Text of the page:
I sampled a wide variety of readings before settling on this one, and I couldn't have been happier. David Buck's narration is superb. This is the one to get!
This is a first-rate collection of essays by one of the greatest writers of the twentieth century. The reader, Frederick Davidson, is excellent (as usual). As other reviewers have pointed out, the recording skips in places; this happens especially often in the latter half of Part 2. In nearly all cases the skips are tiny and it's easy enough to fill in the missing word (and it really does seem to be just one word that's affected), but there are a few more substantial skips. This isn't really acceptable, frankly, but I found it detracted less from my enjoyment of the book than one might think. It's not ideal, but it's hardly a fatal flaw when the content is so very good.
The complete contents are as follows:
- "Such, Such Were the Joys"
- Charles Dickens
- The Art of Donald McGill
- Rudyard Kipling
- Raffles and Miss Blandish
- Shooting an Elephant
- Politics and the English Language
- Reflections on Gandhi
- Looking Back on the Spanish War
- Inside the Whale
- England Your England
- Boys' Weeklies
- Why I Write
This dramatization, in eight half-hour episodes, apparently dates from 1993. Rene Basilico's adaptation of the novel is skillful, though perhaps inevitably some important elements of the story (particularly to do with Pym's childhood) are omitted or only mentioned briefly. The production is good, and James Fox is excellent in the lead role. My only complaint is that some of the acting is at times a little cartoonish. It's as if the program came at a time of transition between an older, "stagey" style of voice acting and a modern, more naturalistic approach. Fortunately the problem is mostly confined to minor characters. Although this program is not quite up to the standard of the BBC's recent (superb) cycle of le Carre's Smiley novels, it is still effective and enjoyable overall. Here's hoping the BBC will release more le Carre dramatizations!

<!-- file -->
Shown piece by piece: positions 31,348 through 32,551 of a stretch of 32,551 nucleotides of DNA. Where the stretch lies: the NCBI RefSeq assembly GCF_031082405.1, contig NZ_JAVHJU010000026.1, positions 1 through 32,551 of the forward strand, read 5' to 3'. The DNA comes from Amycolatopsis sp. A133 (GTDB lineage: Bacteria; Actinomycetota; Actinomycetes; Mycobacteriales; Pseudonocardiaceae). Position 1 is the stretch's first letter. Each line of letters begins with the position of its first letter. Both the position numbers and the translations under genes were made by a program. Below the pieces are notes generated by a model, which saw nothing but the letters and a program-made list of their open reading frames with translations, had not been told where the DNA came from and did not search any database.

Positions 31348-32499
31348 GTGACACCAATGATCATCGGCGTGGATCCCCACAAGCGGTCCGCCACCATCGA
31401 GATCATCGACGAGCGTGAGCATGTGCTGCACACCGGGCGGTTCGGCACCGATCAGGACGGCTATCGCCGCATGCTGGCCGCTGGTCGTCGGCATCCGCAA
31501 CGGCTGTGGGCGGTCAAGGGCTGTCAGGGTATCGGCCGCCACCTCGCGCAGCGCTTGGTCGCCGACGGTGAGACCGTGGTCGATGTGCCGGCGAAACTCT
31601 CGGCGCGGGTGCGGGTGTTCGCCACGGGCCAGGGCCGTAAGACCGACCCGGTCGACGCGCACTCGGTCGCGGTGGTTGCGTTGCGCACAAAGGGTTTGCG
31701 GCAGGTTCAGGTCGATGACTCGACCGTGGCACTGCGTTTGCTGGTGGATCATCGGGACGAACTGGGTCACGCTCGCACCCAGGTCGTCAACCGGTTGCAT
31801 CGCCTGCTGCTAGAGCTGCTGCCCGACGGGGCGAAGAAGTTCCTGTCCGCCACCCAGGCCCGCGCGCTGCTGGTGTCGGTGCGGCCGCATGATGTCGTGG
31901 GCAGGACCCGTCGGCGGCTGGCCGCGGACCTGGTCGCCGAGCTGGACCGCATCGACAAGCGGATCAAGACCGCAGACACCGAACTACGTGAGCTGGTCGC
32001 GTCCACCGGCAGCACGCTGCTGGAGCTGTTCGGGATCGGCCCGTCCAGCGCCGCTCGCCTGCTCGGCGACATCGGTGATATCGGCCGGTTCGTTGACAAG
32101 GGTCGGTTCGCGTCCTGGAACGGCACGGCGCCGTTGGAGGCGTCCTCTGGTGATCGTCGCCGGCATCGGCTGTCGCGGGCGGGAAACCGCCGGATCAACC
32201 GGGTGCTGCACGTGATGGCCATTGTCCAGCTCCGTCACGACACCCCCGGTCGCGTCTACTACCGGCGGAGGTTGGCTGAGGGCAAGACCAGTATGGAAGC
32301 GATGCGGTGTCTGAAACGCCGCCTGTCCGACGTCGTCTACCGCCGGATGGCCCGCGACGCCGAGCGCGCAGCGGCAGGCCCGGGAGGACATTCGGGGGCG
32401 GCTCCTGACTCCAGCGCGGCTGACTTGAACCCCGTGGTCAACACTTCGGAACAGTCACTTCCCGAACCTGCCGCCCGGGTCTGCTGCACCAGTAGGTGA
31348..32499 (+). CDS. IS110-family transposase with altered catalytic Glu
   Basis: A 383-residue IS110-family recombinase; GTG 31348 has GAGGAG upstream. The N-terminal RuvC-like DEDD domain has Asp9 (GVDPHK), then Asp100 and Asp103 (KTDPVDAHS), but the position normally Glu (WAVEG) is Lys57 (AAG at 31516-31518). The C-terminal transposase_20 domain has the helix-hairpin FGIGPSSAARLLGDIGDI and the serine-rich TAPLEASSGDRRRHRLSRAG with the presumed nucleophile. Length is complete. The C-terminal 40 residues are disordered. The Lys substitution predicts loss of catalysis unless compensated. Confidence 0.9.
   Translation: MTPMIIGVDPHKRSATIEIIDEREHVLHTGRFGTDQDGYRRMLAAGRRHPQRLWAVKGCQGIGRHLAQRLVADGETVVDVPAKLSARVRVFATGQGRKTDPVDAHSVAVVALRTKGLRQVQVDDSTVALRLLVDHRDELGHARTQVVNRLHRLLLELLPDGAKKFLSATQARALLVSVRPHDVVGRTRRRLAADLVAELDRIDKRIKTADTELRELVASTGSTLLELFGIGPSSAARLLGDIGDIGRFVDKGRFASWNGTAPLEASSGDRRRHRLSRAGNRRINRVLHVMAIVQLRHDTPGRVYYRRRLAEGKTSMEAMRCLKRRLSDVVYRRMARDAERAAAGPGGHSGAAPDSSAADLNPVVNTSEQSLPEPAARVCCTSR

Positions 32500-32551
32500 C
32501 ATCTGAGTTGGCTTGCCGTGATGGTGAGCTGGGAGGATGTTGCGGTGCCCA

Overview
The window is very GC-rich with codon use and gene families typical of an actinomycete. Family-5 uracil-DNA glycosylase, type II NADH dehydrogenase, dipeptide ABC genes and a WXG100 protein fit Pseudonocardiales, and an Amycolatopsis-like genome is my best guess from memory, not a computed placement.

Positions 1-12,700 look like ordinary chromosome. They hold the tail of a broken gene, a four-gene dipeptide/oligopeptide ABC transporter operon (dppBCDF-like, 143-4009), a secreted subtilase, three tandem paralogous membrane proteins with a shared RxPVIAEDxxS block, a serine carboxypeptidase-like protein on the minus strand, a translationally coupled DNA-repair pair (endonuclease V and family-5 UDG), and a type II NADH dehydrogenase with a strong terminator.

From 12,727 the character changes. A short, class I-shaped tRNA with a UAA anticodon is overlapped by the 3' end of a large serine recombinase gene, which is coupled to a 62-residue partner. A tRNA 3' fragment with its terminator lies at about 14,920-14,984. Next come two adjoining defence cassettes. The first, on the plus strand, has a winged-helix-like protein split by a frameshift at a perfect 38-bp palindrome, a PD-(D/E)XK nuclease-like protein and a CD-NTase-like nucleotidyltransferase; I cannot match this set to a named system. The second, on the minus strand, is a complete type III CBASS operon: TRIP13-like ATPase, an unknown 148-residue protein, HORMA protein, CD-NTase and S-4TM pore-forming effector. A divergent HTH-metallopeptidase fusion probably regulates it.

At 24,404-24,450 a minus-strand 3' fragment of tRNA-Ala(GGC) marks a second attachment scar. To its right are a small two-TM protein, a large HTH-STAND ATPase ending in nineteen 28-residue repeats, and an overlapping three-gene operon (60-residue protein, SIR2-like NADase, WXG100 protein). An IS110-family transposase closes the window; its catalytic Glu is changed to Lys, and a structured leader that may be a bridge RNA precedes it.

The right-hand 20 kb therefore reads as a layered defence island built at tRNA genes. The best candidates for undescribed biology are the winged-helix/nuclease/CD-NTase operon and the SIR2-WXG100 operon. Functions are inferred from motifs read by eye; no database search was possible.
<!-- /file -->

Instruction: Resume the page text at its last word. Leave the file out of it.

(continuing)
Bill Bryson is always great, but this book is a particular favorite, and as a reader Bryson is marvellous -- low-key, endearing, and very funny. It's like spending hour after delightful hour in the company of a dear friend with an inexhaustible supply of fascinating and amusing anecdotes. I've never been to Australia -- yet -- but I love it dearly as a result of this book. In fact, when I read Nevil Shute's "A Town Like Alice" not long after completing this book, I got so homesick for Australia that I read the Bryson book all over again. I really can't recommend it highly enough.
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